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Jerusalem Center for Public Affairs
Strategic Alliances for a Secure, Connected, and Prosperous Region

Iran’s Economic Attack: Blocking Israel’s Trade Artery in the Red Sea

Filed under: Iran, Iranian Terrorism, Operation Swords of Iron, Yemen
Publication: Jerusalem Issue Briefs

Iran’s Economic Attack: Blocking Israel’s Trade Artery in the Red Sea
Houthi fighters commandeer the Galaxy Leader cargo ship (Houthi photograph)

Institute for Contemporary Affairs

Founded jointly with the Wechsler Family Foundation

Vol. 24, No. 3

  • On Nov. 19, 2023, Iranian Supreme Leader Ali Khamenei called on the Muslim countries to “block Israel’s [vital] arteries.”
  • Iran is using the Houthis to prevent goods from reaching Israel through the Red Sea. Israel’s Eilat Port has seen an 85% reduction in activity.
  • The aim is to increase the pressure on Israel at a time when Iran is in no position to take part directly in the war against Israel and the U.S. because of its own economic crisis.
  • Iran’s economy is based on oil and its foreign currency revenues depend on its oil exports. It is necessary for the West to augment the pressure on Iran by ramping up economic pressure, among other things by preventing its illegal oil exports.
  • Israel should consider adopting a policy of an eye-for-an-eye or “a trade artery for a trade artery.”
  • Israel should cooperate with international bodies to locate, track, and report on the Iranian tankers’ violation of international laws on shipping, and consider more creative actions to hamper their movement.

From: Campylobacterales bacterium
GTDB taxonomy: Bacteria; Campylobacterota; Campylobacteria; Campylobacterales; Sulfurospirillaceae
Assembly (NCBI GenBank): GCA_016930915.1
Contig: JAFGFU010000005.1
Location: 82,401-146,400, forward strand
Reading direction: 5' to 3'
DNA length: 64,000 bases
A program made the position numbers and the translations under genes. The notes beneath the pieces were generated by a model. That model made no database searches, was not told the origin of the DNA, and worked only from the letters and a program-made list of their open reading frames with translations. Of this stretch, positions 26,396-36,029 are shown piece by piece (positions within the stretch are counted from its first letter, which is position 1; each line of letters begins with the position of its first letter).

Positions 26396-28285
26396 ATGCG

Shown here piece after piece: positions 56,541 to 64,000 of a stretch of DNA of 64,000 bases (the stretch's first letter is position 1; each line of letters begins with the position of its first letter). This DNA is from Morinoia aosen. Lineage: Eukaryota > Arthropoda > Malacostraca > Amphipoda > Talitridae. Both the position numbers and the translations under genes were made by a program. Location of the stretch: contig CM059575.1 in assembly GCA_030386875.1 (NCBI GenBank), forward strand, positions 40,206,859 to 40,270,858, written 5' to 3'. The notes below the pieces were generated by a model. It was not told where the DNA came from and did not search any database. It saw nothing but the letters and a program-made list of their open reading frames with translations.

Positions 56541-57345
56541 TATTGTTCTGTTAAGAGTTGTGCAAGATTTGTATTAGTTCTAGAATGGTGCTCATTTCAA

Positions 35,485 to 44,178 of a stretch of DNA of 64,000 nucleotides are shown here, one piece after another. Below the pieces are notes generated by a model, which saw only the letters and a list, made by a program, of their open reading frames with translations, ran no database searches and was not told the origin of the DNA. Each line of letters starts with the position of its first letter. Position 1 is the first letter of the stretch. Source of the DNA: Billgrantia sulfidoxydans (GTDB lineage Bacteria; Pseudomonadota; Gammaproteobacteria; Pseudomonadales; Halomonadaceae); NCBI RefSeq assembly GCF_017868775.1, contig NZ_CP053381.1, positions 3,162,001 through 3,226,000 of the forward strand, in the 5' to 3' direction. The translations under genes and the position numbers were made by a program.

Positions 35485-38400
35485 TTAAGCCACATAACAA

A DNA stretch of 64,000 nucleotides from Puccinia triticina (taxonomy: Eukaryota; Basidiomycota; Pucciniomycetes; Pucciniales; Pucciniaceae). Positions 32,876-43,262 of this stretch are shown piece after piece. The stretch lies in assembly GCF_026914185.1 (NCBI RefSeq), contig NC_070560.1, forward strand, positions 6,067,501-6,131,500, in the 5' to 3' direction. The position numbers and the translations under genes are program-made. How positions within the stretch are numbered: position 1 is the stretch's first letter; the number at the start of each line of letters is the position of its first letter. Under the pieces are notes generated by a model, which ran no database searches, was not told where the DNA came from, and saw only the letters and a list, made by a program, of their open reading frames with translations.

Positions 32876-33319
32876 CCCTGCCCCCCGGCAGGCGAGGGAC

Three Aspects of the Iranian Economic Battle against Israel

Since November 19, 2023, the Iranians have orchestrated from behind the maritime economic battle using the Houthis to “block arteries” in the struggle against Israel. The indirect economic battle has three aspects. The first and innovative one entails preventing goods from reaching Israel through the Red Sea by directing the Houthis’ piracy. Israel’s Eilat Port has seen an 85% reduction in activity amid Red Sea Houthi attacks.1

The other two aspects, which are familiar but at higher intensity, involve the economic burden imposed on Israel by forcing it to shield its home front and to protect itself on social media against the Boycott, Divest, and Sanction (BDS) movement attacking American and European companies that express support for Israel

Israel bears the heavy economic costs of defending the home front. In the past and during the current war in Gaza, Iran’s regime-affiliated media have often compared the relatively low costs of Iran’s and the resistance axis’s rockets and drones, on the one hand, and the costs to Israel of the hi-tech missilry and radars in its air defense systems, on the other. Notwithstanding the much-appreciated U.S. aid Israel receives, Israel must combat its foes’ assortment of relatively cheap Iranian-supplied rockets and drones with hi-tech, sophisticated defense systems.